Castor Based Polymer Induces Bone Formation by Expressing MMP2 genes

The study evaluated the modulation of matrix metalloproteinase-2 (MMP-2) and −9 (MMP-9)  expression in newly formed bone tissue at the interface between implants derived from castor oil (Ricinus communis) polymer and the tibia medullary canal.

Results showed that the castor based polymers  induces bone formation by the expression of MMPs. The MMPs play an important role in tissue remodeling associated with various physiological and pathological processes such as morphogenesis, angiogenesis, tissue repair, cirrhosis, arthritis, and metastasis.

Forty-four rabbits were assigned to either Group 1 (n = 12; control) or Group 2 (n = 30), which had the tibial medullary canals reamed bilaterally and filled with polymer. CT scans showed no space between the material surface and the bone at the implant/bone marrow interface, and the density of the tissues at this interface was similar to the density measured of other regions of the bone. At 90 days post implantation, the interface with the polymer presented a thick layer of newly formed bone tissue rich in osteocytes. This tissue exhibited ongoing maturation at 120 and 150 days post implantation.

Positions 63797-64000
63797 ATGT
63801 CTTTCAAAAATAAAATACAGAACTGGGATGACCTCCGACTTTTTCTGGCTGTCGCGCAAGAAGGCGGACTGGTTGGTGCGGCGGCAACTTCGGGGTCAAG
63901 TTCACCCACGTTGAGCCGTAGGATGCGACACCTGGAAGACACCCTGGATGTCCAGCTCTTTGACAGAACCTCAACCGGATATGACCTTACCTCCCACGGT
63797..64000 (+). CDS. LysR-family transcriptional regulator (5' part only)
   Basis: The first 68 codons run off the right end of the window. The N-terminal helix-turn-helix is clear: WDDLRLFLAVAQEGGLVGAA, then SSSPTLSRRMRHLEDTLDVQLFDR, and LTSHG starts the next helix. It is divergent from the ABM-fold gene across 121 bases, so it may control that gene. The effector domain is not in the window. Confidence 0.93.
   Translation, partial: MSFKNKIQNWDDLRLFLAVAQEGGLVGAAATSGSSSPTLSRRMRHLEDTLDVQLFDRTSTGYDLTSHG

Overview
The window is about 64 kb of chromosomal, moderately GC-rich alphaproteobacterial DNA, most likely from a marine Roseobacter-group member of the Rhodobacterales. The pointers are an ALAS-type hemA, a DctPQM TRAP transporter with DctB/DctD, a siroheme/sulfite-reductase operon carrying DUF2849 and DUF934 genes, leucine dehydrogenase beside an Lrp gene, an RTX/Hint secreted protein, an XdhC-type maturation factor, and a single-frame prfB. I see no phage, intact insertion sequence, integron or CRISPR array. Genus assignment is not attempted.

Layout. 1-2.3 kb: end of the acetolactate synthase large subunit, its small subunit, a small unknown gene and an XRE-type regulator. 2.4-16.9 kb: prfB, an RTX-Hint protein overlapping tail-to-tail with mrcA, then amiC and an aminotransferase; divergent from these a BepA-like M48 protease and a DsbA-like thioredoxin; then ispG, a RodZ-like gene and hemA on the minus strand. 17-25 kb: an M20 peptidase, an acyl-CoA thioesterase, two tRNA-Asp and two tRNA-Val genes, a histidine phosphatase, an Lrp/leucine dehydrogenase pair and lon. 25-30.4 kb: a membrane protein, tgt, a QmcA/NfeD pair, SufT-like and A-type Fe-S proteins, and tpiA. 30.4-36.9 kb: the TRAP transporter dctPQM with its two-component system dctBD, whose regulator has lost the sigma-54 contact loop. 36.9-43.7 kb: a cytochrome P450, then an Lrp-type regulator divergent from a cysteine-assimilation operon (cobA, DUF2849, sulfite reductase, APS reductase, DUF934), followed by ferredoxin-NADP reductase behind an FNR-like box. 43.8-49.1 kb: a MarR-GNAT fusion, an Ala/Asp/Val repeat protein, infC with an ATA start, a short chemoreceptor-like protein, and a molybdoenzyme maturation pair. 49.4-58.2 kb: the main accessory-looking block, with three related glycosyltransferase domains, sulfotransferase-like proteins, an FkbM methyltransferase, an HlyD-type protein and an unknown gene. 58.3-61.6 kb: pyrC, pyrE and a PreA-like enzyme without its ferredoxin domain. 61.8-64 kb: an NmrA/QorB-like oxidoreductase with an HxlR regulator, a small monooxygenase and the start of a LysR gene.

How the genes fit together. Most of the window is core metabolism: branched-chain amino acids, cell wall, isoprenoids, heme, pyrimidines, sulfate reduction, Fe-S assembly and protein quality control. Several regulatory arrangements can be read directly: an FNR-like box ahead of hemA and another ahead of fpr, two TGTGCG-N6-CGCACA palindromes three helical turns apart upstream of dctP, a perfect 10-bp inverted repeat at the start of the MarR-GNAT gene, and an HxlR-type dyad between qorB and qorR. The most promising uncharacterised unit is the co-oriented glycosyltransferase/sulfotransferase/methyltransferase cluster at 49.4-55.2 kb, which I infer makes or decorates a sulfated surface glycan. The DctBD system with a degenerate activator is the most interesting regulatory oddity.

Overall, bone remodeling process was accompanied by positive modulation of MMP-2 and low MMP-9 expression. Differently, in control group, the internal surface close to the medullary canal was lined by osteoblasts, followed by a bone tissue zone with few lacunae filled with osteocytes. Maturation of the tissue of the medullary internal surface occurred in the inner region, with the bone being nonlamellar.